OpenJurist

410 F3d 743 Tello v. Commissioner of Internal Revenue

410 F.3d 743

John TELLO; et al., Petitioners,
John Tello, Petitioner-Appellant,
v.
COMMISSIONER OF INTERNAL REVENUE, Respondent-Appellee.

No. 04-60955 Summary Calendar.

United States Court of Appeals, Fifth Circuit.

April 18, 2005.

John Tello, Mesquite, TX, pro se.

Anthony T. Sheehan, Kenneth L. Greene, Tax Div., Eileen J. O'Connor, Asst. Atty. Gen., U.S. Dept. of Justice, Charles Casazza, Clerk, U.S. Tax Court, Donald L. Korb, Chief Counsel, IRS, Washington, DC, for CIR.

Appeal from a Decision of the United States Tax Court.

Before GARZA, DeMOSS and CLEMENT, Circuit Judges.

PER CURIAM:

1

John Tello, pro se, appeals the decision of the United States Tax Court. The Tax Court dismissed Tello's petition for failure to prosecute and sanctioned him under Internal Revenue Code § 6673 in the amount of $2,500 for advancing frivolous positions and instituting and maintaining the proceeding primarily for delay. We review both dismissals for failure to prosecute and the imposition of sanctions under I.R.C. § 6673 for abuse of discretion. Berry v. CIGNA/RSI-CIGNA, 975 F.2d 1188, 1191 (5th Cir.1992); Sandvall v. Commissioner, 898 F.2d 455, 459 (5th Cir.1990).

2

"We will affirm dismissals with prejudice for failure to prosecute only when (1) there is a clear record of delay or contumacious conduct by the plaintiff, and (2) the district court has expressly determined that lesser sanctions would not prompt diligent prosecution, or the record shows that the district court employed lesser sanctions that proved to be futile." Berry, 975 F.2d at 1191. We generally will affirm a dismissal only if we find at least one of three aggravating factors: (1) delay caused by the plaintiff himself; (2) actual prejudice to the defendant; or (3) delay as a result of the intentional conduct. Id.

3

The record shows that Tello failed to appear at the calendar call and recall of his case; failed to cooperate with the Commissioner in preparing a stipulation of facts (including refusing to stipulate to his birth date); refused to address the merits of his case; ignored warnings to stop making frivolous arguments; and simply wasted the time and resources of the Tax Court and of the Commissioner. Tello ignored numerous threats of sanctions, including of dismissal, by the Tax Court. Tello also makes several arguments on appeal similar to those that he raised below. We agree with the Tax Court that "without exception, the arguments that [Tello] makes are arguments that this Court and other courts have found to be frivolous" and that he was "instituting or maintaining this proceeding primarily, if not exclusively, as a protest against the Federal income tax system and his proceedings in this Court is merely a continuation of [Tello's] refusal to acknowledge and satisfy his tax obligations." Tello's pro se status does not excuse his actions. See Parker v. Commissioner, 117 F.3d 785, 787 (5th Cir.1997). Furthermore, the Tax Court did not abuse its discretions in sanctioning Tello in the amount of $2,500 under I.R.C. § 6673(a), which allows sanctions whenever a taxpayer institutes or maintains a proceeding primarily for delay or that the taxpayer's position in the proceeding is frivolous or groundless. We therefore AFFIRM the judgment of the Tax Court.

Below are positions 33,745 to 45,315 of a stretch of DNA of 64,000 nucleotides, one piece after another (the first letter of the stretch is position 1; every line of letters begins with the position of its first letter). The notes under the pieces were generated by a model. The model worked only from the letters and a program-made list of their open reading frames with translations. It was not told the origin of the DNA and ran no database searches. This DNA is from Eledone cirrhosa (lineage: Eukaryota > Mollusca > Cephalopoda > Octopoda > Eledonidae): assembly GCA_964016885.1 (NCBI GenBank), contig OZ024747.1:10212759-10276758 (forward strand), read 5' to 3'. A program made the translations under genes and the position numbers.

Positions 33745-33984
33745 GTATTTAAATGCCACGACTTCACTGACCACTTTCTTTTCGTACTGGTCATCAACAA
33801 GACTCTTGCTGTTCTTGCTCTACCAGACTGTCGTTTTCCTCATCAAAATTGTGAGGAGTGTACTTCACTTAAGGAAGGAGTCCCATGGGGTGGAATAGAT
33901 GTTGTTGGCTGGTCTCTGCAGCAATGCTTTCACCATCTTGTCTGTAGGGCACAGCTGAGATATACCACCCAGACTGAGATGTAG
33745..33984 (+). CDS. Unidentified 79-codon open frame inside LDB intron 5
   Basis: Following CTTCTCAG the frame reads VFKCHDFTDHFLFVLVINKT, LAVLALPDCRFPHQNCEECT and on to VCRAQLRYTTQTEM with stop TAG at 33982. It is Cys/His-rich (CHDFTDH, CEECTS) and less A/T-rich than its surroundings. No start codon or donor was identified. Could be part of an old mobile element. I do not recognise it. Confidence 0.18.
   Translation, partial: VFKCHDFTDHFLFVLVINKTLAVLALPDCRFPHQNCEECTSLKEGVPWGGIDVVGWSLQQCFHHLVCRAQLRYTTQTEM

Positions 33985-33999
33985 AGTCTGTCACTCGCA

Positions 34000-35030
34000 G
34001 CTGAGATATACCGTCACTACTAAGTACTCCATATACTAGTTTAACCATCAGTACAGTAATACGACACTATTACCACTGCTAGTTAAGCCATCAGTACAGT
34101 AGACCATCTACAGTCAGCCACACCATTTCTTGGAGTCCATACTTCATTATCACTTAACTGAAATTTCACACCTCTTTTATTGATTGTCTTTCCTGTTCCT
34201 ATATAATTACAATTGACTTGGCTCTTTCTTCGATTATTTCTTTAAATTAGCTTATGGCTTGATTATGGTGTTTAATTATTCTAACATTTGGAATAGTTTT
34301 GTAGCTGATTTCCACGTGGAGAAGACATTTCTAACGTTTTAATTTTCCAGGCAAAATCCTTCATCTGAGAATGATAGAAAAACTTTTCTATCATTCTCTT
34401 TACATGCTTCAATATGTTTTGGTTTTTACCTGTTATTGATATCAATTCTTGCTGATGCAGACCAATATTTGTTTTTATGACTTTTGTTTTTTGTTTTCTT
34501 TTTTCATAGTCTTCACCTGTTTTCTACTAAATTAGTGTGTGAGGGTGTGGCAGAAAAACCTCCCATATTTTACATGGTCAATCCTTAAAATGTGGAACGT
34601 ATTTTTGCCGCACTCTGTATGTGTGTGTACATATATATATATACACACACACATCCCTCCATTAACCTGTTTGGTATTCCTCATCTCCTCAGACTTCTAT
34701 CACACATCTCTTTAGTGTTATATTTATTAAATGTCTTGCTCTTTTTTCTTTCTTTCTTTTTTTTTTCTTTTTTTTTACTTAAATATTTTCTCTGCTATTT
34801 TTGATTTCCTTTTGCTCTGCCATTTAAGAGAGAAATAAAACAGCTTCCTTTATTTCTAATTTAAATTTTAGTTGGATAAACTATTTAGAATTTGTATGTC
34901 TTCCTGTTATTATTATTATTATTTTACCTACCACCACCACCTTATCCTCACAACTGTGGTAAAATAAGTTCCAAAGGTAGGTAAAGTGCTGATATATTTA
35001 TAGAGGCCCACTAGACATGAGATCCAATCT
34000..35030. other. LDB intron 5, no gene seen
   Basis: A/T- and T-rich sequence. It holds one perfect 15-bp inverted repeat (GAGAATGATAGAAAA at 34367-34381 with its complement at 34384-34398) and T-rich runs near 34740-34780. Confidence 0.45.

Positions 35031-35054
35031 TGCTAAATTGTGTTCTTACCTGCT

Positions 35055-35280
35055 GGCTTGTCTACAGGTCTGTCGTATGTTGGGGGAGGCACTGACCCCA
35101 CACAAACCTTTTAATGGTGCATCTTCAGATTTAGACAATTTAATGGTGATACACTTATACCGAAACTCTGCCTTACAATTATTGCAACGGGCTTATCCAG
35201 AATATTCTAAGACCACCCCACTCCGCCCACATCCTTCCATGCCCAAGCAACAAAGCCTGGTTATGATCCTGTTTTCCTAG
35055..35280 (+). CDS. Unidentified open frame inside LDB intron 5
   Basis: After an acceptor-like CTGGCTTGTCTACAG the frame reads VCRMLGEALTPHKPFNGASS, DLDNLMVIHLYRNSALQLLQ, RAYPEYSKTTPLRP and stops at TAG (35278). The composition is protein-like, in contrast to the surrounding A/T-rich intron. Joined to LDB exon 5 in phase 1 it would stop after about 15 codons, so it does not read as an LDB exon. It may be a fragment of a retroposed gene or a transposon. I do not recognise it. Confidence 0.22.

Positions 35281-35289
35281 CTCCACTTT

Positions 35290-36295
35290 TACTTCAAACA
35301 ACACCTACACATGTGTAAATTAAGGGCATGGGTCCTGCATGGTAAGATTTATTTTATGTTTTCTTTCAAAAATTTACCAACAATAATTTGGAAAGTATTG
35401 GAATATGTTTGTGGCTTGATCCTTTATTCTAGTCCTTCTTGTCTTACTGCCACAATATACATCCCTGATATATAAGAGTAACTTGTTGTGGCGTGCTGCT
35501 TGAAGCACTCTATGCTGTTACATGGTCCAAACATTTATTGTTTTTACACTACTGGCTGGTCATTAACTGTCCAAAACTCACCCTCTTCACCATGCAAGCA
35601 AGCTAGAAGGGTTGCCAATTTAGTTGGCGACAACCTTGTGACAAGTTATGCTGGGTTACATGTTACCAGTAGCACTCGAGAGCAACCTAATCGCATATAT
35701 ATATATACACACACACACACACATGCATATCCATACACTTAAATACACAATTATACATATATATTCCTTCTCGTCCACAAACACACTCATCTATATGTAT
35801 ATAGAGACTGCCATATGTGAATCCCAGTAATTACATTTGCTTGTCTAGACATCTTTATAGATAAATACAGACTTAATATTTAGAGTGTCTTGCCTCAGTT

4

The Commissioner also moves to sanction Tello $6,000 for maintaining a frivolous appeal so that the government can be compensated for the costs of defending the appeal. A party who continues to advance long-defunct arguments invites sanctions. Lonsdale v. Commissioner, 661 F.2d 71, 72 (5th Cir.1981). We GRANT the Commissioner's motion for sanctions of $6,000 for pursuing a frivolous appeal, pursuant to 26 U.S.C. § 7482(c)(4) and FED. R. App. P. 38. See Parker, 117 F.3d at 787 (approving the practice of imposing a lump sum sanction in lieu of costs because it "saves the government the additional cost of calculating its expenses, and also saves the court the time and expense of reviewing the submission of costs").